Wednesday, July 29, 2009

Mountain Town News


Aspen real estate to stay below the $1 billion mark

ASPEN, Colo.—If current trends continue, Aspen, Snowmass Village and Pitkin County will not surpass $1 billion in real estate sales this year. The county first topped that threshold in 2003, and for several years went on to rise above $2 billion. Last year sales fell to $1.37 billion, according to research by Land Title Guarantee Co.

Jackson real estate pros see mixed future

JACKSON HOLE, Wyo.—Prices of real estate in Jackson Hole continue to drop so rapidly that appraisers have struggled to get the estimated prices right. Condominiums at the Racquet Club that crested $500,000 at the height of the boom have now been reduced to $300,000.

Whether the market has bottomed out is, of course, the question. Two of Jackson Hole's most veteran real estate figures, Bob Graham and Bland Hoke, say they think the lower-end properties—and in Jackson Hole, real estate even now doesn't get much cheaper than $300,000—may have bottomed.

Still, Graham and Hoke tell the Jackson Hole News&Guide that they believe the recovery will take time. Nobody's going to make money hand-over-fist during the next several years. The lower-end market will bounce back most rapidly, but the high-end market will take more time. The middle-market, defined as $3 to $4 million, will be most difficult.

Both real estate agents arrived in Jackson Hole during the early 1970s and had established roots in the real estate sector within the decade. As such, they have seen several downturns.

Hoke recalls that the economy through the 1970s was bumpy, capped by the severe jolt of 1983-84. Sometimes no sales occurred for days at a time, even weeks, recalled Graham. The same lower-end condominiums now worth $300,000 at that time slumped from $100,000 during the market peak to $50,000. Prices didn't start climbing again for about three years.

This time, the causes have been different. Many buyers of Jackson Hole come from the financial services industry, which has been particularly hard hit.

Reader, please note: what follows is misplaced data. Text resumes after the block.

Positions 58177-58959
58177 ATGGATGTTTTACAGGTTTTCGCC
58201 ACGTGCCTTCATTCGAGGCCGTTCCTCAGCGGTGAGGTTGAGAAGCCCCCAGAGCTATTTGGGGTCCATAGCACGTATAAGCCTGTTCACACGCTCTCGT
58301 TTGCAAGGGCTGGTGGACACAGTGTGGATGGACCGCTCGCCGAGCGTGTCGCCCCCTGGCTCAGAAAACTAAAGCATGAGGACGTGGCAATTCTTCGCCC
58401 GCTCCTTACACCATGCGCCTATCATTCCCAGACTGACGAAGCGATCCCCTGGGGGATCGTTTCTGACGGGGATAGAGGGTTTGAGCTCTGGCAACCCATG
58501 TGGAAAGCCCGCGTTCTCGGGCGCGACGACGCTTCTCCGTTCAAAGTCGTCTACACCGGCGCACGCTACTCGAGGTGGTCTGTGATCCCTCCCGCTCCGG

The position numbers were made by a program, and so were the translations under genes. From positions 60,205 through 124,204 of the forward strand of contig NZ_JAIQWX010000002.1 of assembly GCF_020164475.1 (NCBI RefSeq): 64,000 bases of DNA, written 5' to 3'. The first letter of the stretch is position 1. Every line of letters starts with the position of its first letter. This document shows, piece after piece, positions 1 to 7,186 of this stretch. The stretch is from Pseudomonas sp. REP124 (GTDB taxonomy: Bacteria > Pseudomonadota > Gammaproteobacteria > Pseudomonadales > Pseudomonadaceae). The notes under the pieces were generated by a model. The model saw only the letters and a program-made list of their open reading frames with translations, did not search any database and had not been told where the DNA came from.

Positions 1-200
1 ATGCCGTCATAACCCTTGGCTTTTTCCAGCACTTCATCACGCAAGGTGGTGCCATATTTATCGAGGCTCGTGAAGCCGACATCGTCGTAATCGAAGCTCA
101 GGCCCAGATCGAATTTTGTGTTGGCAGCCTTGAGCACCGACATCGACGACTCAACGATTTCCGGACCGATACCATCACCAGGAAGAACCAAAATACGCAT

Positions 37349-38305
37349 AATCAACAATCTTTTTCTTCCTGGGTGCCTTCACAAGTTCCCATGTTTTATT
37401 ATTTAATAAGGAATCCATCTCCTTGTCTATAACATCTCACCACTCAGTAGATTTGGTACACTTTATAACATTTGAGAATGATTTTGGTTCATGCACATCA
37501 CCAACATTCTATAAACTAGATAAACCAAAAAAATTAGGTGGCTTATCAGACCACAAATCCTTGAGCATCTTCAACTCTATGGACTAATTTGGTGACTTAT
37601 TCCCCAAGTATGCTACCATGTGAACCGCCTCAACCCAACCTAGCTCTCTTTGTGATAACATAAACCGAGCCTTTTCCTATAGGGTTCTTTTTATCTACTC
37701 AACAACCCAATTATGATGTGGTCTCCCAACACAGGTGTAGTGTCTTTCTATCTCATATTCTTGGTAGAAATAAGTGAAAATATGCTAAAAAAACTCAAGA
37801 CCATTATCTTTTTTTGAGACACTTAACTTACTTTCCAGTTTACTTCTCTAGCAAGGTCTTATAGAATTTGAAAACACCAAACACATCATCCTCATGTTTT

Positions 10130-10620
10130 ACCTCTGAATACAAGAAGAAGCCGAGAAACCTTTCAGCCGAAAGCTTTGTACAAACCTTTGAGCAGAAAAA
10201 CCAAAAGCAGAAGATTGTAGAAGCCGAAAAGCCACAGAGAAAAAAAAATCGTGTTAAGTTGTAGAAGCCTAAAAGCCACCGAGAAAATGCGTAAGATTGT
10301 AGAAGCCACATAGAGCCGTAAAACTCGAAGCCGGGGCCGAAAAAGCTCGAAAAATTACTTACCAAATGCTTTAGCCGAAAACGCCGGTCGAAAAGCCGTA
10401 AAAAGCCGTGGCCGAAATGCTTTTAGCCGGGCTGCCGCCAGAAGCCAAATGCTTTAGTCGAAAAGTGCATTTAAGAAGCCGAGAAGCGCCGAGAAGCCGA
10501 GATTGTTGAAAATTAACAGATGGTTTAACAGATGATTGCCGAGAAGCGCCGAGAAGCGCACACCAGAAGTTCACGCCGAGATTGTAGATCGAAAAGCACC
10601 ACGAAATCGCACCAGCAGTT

"I think that's going to have an effect on Jackson," Hoke said.

As for commercial real estate in Jackson—it's a disaster.

"Thousands of square feet are just sitting empty," Graham said. "Tens of thousands," amended Hoke.

Rural real estate—the 35-acre ranchettes—also is deep in the tank.

Comparing their situation to that of other ski-anchored mountain valleys of the West, they see greater promise for their adopted turf. They describe Jackson Hole as a "mature resort," with good airline service and amenities, but not overbuilt. And, of course, there is that age-old real estate axiom: location, location, location. The Tetons are hard to beat, and Yellowstone is just up the road.

Vail still a hotbed of construction

VAIL, Colo.—Real estate may be softer than a marshmallow, but don't tell that to Vail. Hundreds of finish carpenters, tile-layers and other construction hands remain at work on five significant construction projects in the town's core. Included are a Four Seasons Hotel and Ritz-Carlton Residences. These and other projects represent roughly $1 billion of base-area redevelopment on top of another $1 billion completed earlier in the decade.

Planning continues, meanwhile, for another $2 billion in construction. A project called Ever Vail is first in the queue. Proposed by ski area operator Vail Resorts, it aims for the ultra-high end, with a new gondola access to the ski slopes, but also aspirations of a LEED platinum ranking, the highest of the four-tiered green-building standard.

Next in the lineup is replacement of the town's 1,100-space LionsHead Parking Structure. At the very least, remedial work will be needed to prevent decay of the garage, and town officials believe they can achieve that while also gaining a long-coveted community conference center by partnering with a developer. The developer would gain the rights to build a couple of hotels—a W and St. Regis are the prime candidates—plus the usual assortment of restaurants and stores.

Several years ago, the town selected a Dallas-based developer, Open Hospitality Group-Hillwood Capital. The consortium includes Ross Perot Jr. The Vail Daily reports that the town and the Texas development group continue to negotiate. But the development planning has been difficult enough that some members of the town council have suggested launching maintenance of the parking garage for now.

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